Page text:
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sábado, 12 de julio de 2014

Milan Kundera, Fragment from Ignorance (On human experience and memory)


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… For after all, what can memory actually do, the poor thing? It is only capable of retaining a paltry little scrap of the past, and no one knows why just this scrap and not some other one, since in each of us the choice occurs mysteriously, outside our will or our interests. We won’t understand a thing about human life if we persist in avoiding the most obvious fact: that a reality no longer is what it was when it was; it cannot be reconstructed.

[…]

I imagine the feelings of two people meeting again after many years. In the past they spent some time together, and therefore they think they are linked by the same experience, the same recollections. The same recollections? That’s when the misunderstanding starts: they don’t have the same recollections; each of them retains two or three small scenes from the past, but each has his own; their recollections are not similar; they don’t intersect; and even in terms of quantity they’re not comparable: one person remembers the other more than he is remembered; first because memory capacity varies among individuals (an explanation that each of them would at least find acceptable), but also (and this is more painful to admit) because they don’t hold the same importance for each other. When Irena saw Josef at the airport, she remembered every detail of their long-ago adventure; Josef remembered nothing.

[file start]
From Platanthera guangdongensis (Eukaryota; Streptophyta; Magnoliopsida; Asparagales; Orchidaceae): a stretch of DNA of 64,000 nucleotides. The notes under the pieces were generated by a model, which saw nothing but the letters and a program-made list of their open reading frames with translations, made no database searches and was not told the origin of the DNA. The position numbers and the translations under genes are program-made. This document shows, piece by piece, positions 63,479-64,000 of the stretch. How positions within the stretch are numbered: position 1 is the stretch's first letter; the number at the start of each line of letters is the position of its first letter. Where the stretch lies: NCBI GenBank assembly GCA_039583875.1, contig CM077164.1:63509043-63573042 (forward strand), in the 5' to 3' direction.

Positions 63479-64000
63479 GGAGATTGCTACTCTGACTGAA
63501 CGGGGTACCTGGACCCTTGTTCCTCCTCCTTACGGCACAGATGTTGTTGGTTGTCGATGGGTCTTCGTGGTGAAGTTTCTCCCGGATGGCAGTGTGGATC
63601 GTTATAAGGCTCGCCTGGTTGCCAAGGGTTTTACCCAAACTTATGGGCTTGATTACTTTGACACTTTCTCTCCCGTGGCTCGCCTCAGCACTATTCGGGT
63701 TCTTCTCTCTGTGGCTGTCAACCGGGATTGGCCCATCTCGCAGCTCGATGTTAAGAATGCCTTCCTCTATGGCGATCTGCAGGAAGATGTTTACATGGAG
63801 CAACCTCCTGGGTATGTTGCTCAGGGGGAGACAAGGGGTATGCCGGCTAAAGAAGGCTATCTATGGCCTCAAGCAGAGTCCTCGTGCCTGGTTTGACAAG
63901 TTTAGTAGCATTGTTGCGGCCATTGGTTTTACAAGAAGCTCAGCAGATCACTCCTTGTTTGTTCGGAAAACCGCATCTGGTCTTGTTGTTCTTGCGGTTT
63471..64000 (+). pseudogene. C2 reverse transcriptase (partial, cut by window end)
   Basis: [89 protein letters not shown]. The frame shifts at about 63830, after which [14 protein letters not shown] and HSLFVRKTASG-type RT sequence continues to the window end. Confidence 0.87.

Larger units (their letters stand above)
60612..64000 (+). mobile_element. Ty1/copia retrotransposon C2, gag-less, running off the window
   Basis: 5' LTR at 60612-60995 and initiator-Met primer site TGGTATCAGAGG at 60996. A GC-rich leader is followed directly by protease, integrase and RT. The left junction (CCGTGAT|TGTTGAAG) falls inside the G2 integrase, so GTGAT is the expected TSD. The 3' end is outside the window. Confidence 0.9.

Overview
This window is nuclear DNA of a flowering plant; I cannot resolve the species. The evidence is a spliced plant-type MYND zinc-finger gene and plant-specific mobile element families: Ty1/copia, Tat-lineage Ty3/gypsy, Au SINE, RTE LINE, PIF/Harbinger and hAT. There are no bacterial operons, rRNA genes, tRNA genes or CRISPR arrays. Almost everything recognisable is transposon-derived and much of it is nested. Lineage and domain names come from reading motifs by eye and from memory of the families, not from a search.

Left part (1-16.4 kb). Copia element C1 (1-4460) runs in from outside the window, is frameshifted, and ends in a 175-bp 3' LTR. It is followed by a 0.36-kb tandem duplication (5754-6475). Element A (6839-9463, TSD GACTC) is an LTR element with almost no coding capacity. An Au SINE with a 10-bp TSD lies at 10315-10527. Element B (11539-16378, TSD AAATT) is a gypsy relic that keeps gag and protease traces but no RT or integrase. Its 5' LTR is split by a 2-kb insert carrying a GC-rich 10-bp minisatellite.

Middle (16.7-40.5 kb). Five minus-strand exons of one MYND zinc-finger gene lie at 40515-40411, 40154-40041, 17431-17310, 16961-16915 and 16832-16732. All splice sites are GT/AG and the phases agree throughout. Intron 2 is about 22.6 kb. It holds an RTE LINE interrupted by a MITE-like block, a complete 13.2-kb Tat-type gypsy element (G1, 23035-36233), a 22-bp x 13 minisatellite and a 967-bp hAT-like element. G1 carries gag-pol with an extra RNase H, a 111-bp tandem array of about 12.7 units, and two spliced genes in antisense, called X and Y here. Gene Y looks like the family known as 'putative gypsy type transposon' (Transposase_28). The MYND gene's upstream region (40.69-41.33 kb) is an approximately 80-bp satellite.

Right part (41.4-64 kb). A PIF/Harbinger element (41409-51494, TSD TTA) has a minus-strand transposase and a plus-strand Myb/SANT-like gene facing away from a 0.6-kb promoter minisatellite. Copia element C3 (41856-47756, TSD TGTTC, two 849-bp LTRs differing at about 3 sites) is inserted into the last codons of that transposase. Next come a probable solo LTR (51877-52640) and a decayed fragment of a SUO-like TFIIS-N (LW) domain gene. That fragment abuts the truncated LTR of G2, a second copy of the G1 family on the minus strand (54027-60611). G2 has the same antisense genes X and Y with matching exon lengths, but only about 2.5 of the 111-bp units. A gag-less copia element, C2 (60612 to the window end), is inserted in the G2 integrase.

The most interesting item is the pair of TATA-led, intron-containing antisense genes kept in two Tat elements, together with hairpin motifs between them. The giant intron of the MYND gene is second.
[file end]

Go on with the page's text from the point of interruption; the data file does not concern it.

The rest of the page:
From the very first moment their encounter was based on an unjust and revolting inequality.


-Milan Kundera

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